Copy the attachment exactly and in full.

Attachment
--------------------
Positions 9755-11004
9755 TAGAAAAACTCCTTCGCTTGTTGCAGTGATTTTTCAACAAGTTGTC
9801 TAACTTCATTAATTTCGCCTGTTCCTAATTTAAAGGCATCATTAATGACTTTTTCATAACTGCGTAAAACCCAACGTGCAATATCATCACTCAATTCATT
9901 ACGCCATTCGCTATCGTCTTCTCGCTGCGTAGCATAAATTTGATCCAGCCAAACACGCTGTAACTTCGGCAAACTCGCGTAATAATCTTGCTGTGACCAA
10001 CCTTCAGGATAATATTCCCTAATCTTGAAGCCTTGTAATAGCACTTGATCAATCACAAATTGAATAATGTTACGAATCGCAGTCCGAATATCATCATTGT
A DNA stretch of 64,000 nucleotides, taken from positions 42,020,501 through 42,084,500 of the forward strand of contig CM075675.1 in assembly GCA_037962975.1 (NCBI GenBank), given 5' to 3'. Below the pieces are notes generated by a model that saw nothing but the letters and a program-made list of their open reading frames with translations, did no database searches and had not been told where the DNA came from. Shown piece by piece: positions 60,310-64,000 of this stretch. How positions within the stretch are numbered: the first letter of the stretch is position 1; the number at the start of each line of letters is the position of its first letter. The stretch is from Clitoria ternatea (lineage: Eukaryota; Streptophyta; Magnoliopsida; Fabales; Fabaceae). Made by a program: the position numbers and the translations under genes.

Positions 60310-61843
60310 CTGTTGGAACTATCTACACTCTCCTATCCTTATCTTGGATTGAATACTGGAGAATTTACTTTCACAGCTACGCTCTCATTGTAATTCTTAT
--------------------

Positions 9755-11004
9755 TAGAAAAACTCCTTCGCTTGTTGCAGTGATTTTTCAACAAGTTGTC
9801 TAACTTCATTAATTTCGCCTGTTCCTAATTTAAAGGCATCATTAATGACTTTTTCATAACTGCGTAAAACCCAACGTGCAATATCATCACTCAATTCATT
9901 ACGCCATTCGCTATCGTCTTCTCGCTGCGTAGCATAAATTTGATCCAGCCAAACACGCTGTAACTTCGGCAAACTCGCGTAATAATCTTGCTGTGACCAA
10001 CCTTCAGGATAATATTCCCTAATCTTGAAGCCTTGTAATAGCACTTGATCAATCACAAATTGAATAATGTTACGAATCGCAGTCCGAATATCATCATTGT
A DNA stretch of 64,000 nucleotides, taken from positions 42,020,501 through 42,084,500 of the forward strand of contig CM075675.1 in assembly GCA_037962975.1 (NCBI GenBank), given 5' to 3'. Below the pieces are notes generated by a model that saw nothing but the letters and a program-made list of their open reading frames with translations, did no database searches and had not been told where the DNA came from. Shown piece by piece: positions 60,310-64,000 of this stretch. How positions within the stretch are numbered: the first letter of the stretch is position 1; the number at the start of each line of letters is the position of its first letter. The stretch is from Clitoria ternatea (lineage: Eukaryota; Streptophyta; Magnoliopsida; Fabales; Fabaceae). Made by a program: the position numbers and the translations under genes.

Positions 60310-61843
60310 CTGTTGGAACTATCTACACTCTCCTATCCTTATCTTGGATTGAATACTGGAGAATTTACTTTCACAGCTACGCTCTCATTGTAATTCTTAT